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Participate in the 3rd Season of STORYMIRROR SCHOOLS WRITING COMPETITION - the BIGGEST Writing Competition in India for School Students & Teachers and win a 2N/3D holiday trip from Club Mahindra

Alone In A Crowd

Alone In A Crowd

5 mins 259 5 mins 259

To feel lonely, one need not be alone! Many times in our lives, we have realized this. The first time I really felt very lonely was immediately after my marriage.


My marriage was arranged by my parents and it was a 4-day event, with all my relatives whole-heartedly participating in it. I got engaged in December 1980 and married in May 1981. Though there was such a gap, my fiance made no attempts to meet me or talk to me. Of course, like any 25-year-old girl, I was happy that I had got engaged to a person, who was well-qualified, well-employed, simple, humble and down-to-earth. But, I had my dreams and yearned to talk to him. He is the eldest of eight children and my mother was very happy that I was getting into a large family, little realizing the flip side of that.


As the date of my marriage neared, my happiness was giving way to a sort of anxiety and nervousness. I tried to focus only on the arrangements being made, as that was a very happy time for everybody in the family. I did not want to lose that fun and the enjoyment that got with my parents and siblings. But every time I thought of the big change that was going to happen in my life and realized that I would never get back those happy times ever in my life, my heart ached. I could not sleep during the nights worrying about my future in a totally strange family. I still remember my colleague’s astonishment that I agreed to marry a total stranger, “how could you do this? Seeing you read so many books, I thought you would definitely choose your life partner.” Had I taken a wrong step? Would I be able to adjust? My fear increased by the day.  


The event arrived. Even as a child, when I saw the brides being sent off with tears, I would cry. So, imagine what I would have gone through in my own wedding! The time came for my departure. I was weeping hoarsely. I was shocked to see my father and brother crying, which intensified my sorrow. My uncle, who is also my dear friend accompanied me along with my cousin, to drop me in my marital home. The moment I arrived there, I felt totally lost and dazed. There were more than twenty people there and the house was congested, with all the baggage that had arrived after the marriage. I felt like I had arrived at some small, unknown railway station, where I was all alone surrounded by a crowd of total strangers. My uncle bid good-bye and broke into tears as he saw me crying. At that moment I just wished all that was a bad dream and I could go back to my secure home and live with my parents and siblings forever.  


Of course, eventually, I started getting used to my new family, thanks to my husband’s love and sincere concern for me. I faced many challenges and difficulties because their lifestyle and habits were totally different from what I was used to for twenty-five years. Nobody else except my husband would understand my difficulty and poor guy would get sandwiched between me and his family, because he would be mocked at, for supporting me. He had to go on official tours quite often and I would feel very lonely at those times, though there were twelve other members in the family. It took years for me to get over that feeling of loneliness. Maybe, I have still not succeeded fully!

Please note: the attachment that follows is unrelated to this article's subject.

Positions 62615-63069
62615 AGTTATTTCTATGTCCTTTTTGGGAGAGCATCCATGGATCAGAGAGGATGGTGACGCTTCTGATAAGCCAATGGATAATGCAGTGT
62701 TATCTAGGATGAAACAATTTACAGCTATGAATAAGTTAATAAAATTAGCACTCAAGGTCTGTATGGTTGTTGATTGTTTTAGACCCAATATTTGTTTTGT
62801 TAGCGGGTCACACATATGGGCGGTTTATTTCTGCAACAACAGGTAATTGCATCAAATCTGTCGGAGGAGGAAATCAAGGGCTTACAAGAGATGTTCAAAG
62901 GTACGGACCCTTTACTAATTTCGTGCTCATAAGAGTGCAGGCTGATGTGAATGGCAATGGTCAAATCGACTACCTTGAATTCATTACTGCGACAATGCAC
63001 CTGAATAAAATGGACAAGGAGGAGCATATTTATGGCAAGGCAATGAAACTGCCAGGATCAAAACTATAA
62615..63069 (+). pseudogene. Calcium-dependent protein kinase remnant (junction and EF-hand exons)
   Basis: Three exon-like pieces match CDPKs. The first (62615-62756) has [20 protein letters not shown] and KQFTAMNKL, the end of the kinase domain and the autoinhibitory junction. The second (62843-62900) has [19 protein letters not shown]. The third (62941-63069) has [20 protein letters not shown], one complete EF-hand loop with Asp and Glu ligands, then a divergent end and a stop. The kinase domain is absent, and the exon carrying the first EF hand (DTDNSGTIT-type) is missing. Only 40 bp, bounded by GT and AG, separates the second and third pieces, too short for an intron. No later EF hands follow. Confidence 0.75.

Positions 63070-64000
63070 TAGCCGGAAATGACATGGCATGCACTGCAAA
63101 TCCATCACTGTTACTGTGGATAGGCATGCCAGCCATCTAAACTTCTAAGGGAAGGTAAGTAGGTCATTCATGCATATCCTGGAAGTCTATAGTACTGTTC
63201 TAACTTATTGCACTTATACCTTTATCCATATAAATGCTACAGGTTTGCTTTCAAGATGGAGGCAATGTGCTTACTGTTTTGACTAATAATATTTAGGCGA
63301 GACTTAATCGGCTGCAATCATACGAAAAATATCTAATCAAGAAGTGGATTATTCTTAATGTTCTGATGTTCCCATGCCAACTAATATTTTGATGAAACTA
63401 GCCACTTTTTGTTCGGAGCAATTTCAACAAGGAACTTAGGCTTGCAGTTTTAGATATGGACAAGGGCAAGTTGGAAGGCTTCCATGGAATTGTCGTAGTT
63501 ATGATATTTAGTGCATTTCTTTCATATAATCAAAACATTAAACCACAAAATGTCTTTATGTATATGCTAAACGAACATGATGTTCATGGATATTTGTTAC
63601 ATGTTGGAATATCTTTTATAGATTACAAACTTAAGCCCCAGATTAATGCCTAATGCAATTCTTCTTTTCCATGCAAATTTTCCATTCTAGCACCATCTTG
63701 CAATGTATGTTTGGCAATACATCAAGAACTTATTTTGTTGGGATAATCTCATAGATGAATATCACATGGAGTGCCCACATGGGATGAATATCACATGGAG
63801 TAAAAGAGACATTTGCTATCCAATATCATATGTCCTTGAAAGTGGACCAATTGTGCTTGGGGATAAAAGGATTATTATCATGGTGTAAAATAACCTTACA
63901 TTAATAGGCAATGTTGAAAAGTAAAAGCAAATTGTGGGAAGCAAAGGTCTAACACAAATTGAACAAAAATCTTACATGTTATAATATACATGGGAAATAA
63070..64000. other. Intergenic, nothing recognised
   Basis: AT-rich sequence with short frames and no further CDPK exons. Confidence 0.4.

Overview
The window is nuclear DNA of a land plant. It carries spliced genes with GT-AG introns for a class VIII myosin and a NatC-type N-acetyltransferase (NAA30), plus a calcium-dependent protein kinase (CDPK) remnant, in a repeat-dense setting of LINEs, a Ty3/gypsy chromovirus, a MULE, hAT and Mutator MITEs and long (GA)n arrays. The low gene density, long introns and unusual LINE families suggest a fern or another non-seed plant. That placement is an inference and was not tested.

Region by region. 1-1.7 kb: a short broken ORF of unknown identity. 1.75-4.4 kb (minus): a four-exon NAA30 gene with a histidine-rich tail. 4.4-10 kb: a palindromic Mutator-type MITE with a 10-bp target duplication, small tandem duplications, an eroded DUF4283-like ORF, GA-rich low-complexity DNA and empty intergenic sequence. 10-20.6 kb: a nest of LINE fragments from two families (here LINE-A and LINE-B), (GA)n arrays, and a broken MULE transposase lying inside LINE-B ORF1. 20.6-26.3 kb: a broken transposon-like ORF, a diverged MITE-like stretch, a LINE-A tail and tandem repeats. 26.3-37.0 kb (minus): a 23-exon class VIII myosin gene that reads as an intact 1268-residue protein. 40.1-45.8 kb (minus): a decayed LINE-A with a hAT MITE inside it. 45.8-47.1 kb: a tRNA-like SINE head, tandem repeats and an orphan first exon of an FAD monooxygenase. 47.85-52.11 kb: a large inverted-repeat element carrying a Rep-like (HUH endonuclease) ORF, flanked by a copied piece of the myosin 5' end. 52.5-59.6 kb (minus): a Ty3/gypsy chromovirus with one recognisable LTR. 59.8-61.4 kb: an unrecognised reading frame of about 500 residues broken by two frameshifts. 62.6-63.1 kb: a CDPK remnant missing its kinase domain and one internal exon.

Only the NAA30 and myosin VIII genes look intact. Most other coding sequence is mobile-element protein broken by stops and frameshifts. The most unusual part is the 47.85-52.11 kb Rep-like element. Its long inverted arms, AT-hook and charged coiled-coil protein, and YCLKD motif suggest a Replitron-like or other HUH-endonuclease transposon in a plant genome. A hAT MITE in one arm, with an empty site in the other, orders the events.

Then came another occasion in my life, when loneliness hurt me more than the first time. At least the first time, I had the hope of a happier life. I was fond of children and dreamt of a life with them. The children entered my life and gave me a lot of happiness and fulfillment. I got busy enjoying every stage of their growth, of course, facing many challenges on the way. It was a very interesting, engaging and happy journey with them. There were many happy moments that we, as parents enjoyed. The memories of those moments give us the strength to face today’s lonely lives. But that journey ended too soon. Both my children flew out of the nest for good reasons - studies/career/marriage. But the empty nest is just too impossible to live in. I cried for days and months and sometimes even now I cry when I think of all those golden years that we spent together in this house, I cry because those years are gone forever. I can never get back at the same time.  


I feel lonely, though I have my husband by my side all the twenty four hours and have so many other loving relatives - my dearest mother, my loving brother, my dear sisters, my brothers-in-law, my sister-in-law, my cousins, uncles, aunts and above all my dear friends, who keep in touch with me regularly over the phone and my children of course call me every day. Nothing is like before! As I am aging, this feeling of loneliness and fear haunts me more, because I know life only gets tougher as we age and I don’t even know what is in store for me. I try to immerse myself in other activities and spend hours talking to people, just to push back those hurting thoughts of loneliness.  


Time never goes backward. I try to live in the moment and enjoy it thoroughly, even if it is as petty as eating a tasty meal or watching a good movie. My son advises me to enjoy my own company, which is really hard to practice.  


Loneliness is thus not about ‘being’ alone but ‘feeling’ alone! Finally, each of us is a lonely being and this tamasha around us will vanish very soon!


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